Continue SCP’ing file(s) after log out

The unix command scp is very useful for transferring files between two hosts over a secure connection, but sometimes you need to kick off an scp command that will take several hours to complete and you want to disconnect and go home.

Using "screen"

One approach is to use the screen command (available only on linux AFAIK) to start the initial transfer, then detach by pressing CTRL-A followed by d.

The command will continue to run even after you have logged out, and screen has the bonus advantage that you can subsequently log back in to the machine and re-connect to the command being run at any time to see how things are progressing.

Exmpale:

oralinux001> screen
 
$ scp linuxamd64_12c_database_1of2.zip oralinux002:/oracle01/staging
<CTRL-A>
d
[detached]
 
oralinux001 > screen -ls

There is a screen on:
14623.pts-0.oralinux001 (Detached)
1 Socket in /var/run/screen/S-oracle.

To reconnect to the session, just use the -r flag (remember to detach from the screen session again as above if you want to disonnect and log out)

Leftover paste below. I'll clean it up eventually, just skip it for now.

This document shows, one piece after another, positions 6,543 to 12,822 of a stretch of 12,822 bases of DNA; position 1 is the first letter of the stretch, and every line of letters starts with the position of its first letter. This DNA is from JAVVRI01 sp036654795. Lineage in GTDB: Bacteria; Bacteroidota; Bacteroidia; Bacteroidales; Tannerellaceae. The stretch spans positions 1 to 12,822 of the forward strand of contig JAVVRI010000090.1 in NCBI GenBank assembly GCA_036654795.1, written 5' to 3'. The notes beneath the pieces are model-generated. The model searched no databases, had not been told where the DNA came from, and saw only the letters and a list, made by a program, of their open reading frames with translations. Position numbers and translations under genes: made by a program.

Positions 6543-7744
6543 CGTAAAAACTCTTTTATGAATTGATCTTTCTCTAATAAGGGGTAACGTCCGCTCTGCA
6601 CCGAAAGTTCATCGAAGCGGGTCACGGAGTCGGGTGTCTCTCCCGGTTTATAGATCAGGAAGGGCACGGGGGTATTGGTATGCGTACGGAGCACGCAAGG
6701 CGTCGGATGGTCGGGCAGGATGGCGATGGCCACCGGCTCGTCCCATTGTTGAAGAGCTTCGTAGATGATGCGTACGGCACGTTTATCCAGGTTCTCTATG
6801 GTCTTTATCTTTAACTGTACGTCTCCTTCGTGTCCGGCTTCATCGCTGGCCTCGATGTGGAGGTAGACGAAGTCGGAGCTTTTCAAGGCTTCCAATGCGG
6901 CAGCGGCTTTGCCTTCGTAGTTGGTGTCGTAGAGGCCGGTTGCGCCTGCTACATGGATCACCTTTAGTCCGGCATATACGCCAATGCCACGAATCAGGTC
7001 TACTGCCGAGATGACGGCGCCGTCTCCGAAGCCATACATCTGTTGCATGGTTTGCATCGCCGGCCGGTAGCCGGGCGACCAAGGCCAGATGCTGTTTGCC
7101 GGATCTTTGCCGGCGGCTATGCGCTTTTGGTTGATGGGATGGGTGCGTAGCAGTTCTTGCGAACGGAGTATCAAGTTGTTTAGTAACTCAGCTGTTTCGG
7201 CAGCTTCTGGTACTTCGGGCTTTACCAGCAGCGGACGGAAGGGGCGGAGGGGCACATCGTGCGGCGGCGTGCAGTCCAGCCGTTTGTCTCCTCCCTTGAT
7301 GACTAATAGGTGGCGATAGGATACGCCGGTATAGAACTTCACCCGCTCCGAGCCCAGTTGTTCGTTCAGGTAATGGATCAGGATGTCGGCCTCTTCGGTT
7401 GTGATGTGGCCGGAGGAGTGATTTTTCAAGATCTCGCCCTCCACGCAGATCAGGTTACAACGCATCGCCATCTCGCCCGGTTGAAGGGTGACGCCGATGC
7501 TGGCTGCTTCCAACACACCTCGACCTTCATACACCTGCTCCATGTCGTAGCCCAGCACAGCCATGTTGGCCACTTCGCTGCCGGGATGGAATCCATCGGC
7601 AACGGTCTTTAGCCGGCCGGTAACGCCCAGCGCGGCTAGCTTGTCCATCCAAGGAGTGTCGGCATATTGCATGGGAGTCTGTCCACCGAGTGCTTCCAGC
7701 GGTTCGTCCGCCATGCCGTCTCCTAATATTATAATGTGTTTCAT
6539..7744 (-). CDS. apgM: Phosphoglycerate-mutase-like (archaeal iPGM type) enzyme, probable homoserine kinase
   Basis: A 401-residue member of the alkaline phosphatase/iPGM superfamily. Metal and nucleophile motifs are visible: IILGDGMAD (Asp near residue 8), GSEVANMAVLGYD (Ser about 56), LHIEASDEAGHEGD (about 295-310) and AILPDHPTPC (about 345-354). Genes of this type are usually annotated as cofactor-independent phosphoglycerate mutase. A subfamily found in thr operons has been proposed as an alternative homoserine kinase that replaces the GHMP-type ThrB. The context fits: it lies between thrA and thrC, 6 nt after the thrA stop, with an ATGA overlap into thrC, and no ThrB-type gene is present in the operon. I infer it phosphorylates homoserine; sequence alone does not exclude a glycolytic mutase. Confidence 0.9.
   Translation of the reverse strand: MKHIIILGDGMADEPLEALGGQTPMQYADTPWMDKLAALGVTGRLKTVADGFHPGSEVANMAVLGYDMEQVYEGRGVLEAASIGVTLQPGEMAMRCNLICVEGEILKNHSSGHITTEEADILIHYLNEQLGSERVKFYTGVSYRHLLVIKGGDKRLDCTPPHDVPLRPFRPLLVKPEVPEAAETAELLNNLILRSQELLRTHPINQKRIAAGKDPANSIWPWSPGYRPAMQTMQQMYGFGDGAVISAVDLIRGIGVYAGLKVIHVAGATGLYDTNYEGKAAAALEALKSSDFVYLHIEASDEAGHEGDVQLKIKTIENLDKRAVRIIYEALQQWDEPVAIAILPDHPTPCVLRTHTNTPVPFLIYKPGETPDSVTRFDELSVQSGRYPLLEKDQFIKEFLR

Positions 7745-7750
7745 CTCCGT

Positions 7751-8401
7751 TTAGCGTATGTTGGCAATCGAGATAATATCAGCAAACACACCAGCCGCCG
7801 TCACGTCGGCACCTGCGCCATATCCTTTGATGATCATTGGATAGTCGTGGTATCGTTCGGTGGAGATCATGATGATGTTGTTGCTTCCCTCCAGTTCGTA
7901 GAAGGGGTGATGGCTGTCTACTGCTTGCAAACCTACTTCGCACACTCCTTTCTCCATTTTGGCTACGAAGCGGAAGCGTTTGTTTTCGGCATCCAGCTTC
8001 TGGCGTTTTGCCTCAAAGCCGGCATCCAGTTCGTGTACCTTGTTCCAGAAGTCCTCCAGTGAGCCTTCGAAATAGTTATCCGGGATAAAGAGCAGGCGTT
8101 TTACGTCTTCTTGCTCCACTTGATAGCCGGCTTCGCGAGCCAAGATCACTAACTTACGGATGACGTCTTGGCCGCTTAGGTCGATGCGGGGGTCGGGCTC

screen -r 14623.pts-0.oralinux001

Using "nohup"

If the screen command is not available due to the version of linux/unix being used you may be able to use the nohup command to run the scp in the background. However it does require user equivalence to be configured (negating the need to enter a password) as well as creating a temporary script and a somewhat cryptic form of nohup.
  • Ensure that you have set up user equivalence between the two hosts. This is to remove the need to specify the password for the remote host on the terminal.
  • Now put your scp command in a script (in this case called copy.ksh) and be sure to specify the flags  -q (to disable the progress meter) and -B (to run in"batch!" mode).

#!/bin/ksh
scp -q -B linuxamd64_12c_database_1of2.zip oralinux002:/oracle01/staging

  • Finally, run the script using the follwoing nohup call:
chmod 700 copy.ksh
( nohup ./copy.ksh & ) &
To test that the connection survives a log out, you should immediately log out from the system where the command was issued, and log on to the destination system. Do an ls -l a few times to ensure that the size of the files being transferred are increasing. If the size is not increasing then the command was unsuccessful (and will be in a "zombie" state on the source server).